Amazon has long been under fire for the demanding targets it imposes on its workers. Now a new survey adds more detail on the impact these goals appear to be having on employees’ physical and mental health. It comes as the US Labor Department fined Amazon $60,000 on Wednesday for failing to ensure the safety of workers at three US warehouses.
Occupational Health and Safety Administration (OSHA) inspectors found workers at Amazon warehouses in Deltona, Florida; Waukegan, Illinois; and New Windsor, New York, a “high risk of lower back injuries and other musculoskeletal disorders associated with the high frequency with which workers must lift packages and other objects; the heavy weight of the items; awkward postures such as twisting, bending, and lifting long distances; and many hours required to complete assigned tasks.”
“Each of these inspections found work processes designed for speed but not safety, and resulted in serious injuries to workers,” Assistant Secretary for Occupational Safety and Health Doug Parker said in a statement. “While Amazon has developed impressive systems to ensure its customers’ orders are shipped efficiently and quickly, the company has not shown the same level of commitment to protecting the safety and well-being of its employees.”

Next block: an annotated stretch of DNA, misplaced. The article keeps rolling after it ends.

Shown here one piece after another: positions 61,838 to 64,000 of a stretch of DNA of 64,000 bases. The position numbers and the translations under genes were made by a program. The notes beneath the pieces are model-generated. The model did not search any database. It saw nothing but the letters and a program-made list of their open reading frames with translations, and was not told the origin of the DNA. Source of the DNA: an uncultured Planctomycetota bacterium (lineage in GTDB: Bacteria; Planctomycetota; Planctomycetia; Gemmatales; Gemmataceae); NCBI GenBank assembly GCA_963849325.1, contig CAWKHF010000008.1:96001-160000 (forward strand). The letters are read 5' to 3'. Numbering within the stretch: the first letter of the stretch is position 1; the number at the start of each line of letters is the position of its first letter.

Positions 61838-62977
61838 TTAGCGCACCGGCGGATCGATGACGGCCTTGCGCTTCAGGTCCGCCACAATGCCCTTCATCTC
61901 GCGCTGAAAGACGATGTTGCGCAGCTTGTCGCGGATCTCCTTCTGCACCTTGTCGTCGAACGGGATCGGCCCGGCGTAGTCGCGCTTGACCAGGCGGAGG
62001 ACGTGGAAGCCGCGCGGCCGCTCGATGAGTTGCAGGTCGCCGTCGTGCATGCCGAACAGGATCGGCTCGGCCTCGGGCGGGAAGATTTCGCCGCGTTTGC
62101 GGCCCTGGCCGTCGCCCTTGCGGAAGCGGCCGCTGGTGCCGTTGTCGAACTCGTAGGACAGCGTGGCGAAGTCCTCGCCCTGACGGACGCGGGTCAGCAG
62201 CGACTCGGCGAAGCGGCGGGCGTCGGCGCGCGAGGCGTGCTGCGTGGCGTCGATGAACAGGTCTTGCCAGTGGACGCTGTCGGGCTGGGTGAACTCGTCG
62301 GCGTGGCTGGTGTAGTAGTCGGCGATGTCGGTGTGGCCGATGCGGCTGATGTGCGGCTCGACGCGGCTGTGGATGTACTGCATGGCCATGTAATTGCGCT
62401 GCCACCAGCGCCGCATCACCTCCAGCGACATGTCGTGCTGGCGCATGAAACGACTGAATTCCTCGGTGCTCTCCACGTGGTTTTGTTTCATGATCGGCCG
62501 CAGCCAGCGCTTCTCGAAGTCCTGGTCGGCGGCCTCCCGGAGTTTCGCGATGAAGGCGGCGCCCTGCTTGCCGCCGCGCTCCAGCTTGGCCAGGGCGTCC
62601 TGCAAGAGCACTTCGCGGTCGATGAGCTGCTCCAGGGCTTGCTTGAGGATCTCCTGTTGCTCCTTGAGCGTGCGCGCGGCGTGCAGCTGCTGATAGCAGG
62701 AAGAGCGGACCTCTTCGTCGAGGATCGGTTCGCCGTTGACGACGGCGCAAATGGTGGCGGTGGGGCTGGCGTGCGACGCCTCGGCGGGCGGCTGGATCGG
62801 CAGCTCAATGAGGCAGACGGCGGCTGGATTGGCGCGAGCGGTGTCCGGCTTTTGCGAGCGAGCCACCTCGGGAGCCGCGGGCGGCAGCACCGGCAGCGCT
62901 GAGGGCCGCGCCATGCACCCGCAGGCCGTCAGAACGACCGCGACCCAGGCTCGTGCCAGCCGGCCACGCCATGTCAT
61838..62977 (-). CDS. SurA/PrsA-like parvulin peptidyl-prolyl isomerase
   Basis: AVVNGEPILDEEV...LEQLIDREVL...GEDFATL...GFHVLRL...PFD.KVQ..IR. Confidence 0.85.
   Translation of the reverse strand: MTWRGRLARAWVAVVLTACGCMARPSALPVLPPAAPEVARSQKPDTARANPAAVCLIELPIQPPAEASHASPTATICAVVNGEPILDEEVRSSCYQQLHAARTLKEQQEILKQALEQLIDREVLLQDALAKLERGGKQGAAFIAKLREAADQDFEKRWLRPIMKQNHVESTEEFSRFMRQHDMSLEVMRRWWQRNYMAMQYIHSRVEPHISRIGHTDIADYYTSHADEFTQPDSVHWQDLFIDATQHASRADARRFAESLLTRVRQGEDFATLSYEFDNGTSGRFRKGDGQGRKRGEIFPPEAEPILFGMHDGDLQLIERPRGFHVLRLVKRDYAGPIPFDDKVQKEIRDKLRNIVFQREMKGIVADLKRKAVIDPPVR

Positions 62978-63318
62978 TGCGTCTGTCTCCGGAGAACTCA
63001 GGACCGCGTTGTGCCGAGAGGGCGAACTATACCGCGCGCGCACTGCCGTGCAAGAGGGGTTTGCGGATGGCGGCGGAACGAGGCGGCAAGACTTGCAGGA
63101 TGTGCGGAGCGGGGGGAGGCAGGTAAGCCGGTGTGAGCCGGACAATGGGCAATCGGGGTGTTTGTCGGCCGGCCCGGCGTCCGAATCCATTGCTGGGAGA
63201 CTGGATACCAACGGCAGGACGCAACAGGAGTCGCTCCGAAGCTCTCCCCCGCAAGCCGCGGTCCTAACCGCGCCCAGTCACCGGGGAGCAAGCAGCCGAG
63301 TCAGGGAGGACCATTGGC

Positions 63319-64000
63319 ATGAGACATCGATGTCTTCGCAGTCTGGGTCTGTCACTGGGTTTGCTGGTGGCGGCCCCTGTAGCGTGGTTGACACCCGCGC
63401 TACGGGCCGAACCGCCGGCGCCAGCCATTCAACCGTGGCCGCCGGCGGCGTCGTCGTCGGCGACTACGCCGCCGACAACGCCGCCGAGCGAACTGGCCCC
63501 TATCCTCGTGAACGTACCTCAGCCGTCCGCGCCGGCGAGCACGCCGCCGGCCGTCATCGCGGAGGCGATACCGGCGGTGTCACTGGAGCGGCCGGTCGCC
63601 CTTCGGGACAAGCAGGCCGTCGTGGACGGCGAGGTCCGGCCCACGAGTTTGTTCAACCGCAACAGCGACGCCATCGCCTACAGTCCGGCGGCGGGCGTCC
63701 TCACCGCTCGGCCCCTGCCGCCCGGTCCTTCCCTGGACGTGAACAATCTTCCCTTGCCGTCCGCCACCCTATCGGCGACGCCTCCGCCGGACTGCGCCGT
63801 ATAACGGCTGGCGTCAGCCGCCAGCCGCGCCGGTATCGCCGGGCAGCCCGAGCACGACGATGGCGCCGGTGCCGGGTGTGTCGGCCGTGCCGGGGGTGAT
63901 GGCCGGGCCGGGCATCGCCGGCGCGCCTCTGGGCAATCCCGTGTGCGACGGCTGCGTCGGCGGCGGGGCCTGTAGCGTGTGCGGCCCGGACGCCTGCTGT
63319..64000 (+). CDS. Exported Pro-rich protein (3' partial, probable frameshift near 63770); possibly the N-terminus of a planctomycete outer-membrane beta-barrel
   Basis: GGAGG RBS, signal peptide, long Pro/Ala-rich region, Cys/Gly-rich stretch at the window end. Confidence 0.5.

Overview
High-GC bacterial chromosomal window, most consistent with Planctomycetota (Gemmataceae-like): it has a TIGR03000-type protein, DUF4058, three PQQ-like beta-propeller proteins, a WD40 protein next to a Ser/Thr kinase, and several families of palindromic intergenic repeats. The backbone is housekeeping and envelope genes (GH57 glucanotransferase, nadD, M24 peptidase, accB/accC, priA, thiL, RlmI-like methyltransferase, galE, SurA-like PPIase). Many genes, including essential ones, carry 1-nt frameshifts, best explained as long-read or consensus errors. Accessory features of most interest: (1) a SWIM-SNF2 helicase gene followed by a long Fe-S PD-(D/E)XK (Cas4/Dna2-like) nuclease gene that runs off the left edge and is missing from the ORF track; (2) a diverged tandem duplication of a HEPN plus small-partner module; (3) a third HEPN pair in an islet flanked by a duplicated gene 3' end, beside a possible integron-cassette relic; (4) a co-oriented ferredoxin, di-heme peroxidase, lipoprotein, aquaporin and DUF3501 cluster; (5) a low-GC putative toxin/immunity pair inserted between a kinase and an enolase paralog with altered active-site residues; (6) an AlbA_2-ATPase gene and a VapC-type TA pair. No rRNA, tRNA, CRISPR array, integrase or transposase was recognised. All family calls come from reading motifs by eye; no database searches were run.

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In a statement, Amazon spokeswoman Kelly Nantel said Amazon “disagrees completely” with the Labor Department’s assessment and intends to appeal. “The government’s allegations do not reflect the reality of safety at our sites. Over the past few months, we’ve demonstrated the extent to which we work every day to mitigate risk and protect our employees, and our publicly available data shows that we reduced injury rates by nearly 15% between 2019 and 2021 Majority of our employees tell us that they feel safe in our workplace.”
The new survey, made available exclusively to TIME, was conducted by labor-focused communications agency Jarrow Insights on behalf of UNI Global Union, a workers’ rights group. The survey includes more than 2,000 professed Amazon workers in eight countries.
More than half of respondents (51%) said Amazon’s monitoring of their productivity at work had a negative impact on their physical health. A slightly larger percentage of respondents, 57%, indicated that the company’s surveillance had a negative impact on their mental health. “I was harassed for not meeting my targets, daily negative feedback,” said one respondent, who said he was a UK-based warehouse worker with wrist problems. “I had to explain why, despite the doctor’s advice not to overexert my hands, I was not able to achieve the goals. Now I’m free again.”